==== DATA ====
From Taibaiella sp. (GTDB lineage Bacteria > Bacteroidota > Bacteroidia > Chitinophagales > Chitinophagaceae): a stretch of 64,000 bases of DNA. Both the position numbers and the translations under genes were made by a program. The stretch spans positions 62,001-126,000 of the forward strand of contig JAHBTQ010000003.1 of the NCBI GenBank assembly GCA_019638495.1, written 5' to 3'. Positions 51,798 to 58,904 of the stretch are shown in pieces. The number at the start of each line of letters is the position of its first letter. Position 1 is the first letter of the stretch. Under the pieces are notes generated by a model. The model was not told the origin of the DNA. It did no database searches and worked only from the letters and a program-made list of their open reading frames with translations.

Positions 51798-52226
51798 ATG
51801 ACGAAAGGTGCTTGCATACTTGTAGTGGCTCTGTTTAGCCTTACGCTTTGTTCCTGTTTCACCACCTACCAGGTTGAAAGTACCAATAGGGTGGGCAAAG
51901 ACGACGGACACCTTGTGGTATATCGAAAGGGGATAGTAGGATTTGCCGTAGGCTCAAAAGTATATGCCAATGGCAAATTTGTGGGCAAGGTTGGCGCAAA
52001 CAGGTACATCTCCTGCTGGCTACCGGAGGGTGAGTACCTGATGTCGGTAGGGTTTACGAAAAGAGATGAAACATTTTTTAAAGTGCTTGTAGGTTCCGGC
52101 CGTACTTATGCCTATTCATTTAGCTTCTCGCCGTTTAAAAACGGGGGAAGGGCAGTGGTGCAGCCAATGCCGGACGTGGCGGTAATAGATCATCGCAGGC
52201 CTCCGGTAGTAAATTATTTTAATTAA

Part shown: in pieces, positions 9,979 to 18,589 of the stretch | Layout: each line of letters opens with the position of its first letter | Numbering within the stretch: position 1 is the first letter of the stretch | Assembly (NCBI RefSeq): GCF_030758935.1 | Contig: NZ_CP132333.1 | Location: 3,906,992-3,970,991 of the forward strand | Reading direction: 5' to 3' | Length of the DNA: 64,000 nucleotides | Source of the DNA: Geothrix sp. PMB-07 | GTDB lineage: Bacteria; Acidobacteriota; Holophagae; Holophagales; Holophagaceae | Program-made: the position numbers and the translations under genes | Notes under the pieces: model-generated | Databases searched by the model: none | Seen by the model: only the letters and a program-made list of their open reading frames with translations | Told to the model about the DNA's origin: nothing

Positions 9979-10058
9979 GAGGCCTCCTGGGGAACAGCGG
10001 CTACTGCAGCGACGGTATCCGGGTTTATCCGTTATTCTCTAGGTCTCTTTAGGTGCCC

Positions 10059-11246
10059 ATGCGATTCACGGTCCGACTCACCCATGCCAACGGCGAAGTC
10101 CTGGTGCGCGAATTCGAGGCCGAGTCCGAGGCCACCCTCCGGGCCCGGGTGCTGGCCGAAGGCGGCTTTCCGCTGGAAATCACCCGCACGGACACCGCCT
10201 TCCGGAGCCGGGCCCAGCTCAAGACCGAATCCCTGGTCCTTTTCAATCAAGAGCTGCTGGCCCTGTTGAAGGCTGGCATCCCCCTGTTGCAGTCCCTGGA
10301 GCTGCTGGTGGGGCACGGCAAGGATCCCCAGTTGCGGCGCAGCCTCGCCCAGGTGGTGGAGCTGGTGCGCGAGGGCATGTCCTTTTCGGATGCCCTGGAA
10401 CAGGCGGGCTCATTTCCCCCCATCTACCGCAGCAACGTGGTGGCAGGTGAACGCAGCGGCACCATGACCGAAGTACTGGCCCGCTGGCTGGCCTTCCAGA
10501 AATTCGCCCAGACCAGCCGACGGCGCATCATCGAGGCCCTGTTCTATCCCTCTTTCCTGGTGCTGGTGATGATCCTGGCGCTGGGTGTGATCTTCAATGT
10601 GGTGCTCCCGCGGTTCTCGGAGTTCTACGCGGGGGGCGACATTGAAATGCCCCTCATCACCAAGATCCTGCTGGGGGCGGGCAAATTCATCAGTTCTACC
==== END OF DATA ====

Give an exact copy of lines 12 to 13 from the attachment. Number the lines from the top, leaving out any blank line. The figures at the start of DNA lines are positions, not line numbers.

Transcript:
10001 CTACTGCAGCGACGGTATCCGGGTTTATCCGTTATTCTCTAGGTCTCTTTAGGTGCCC

Positions 10059-11246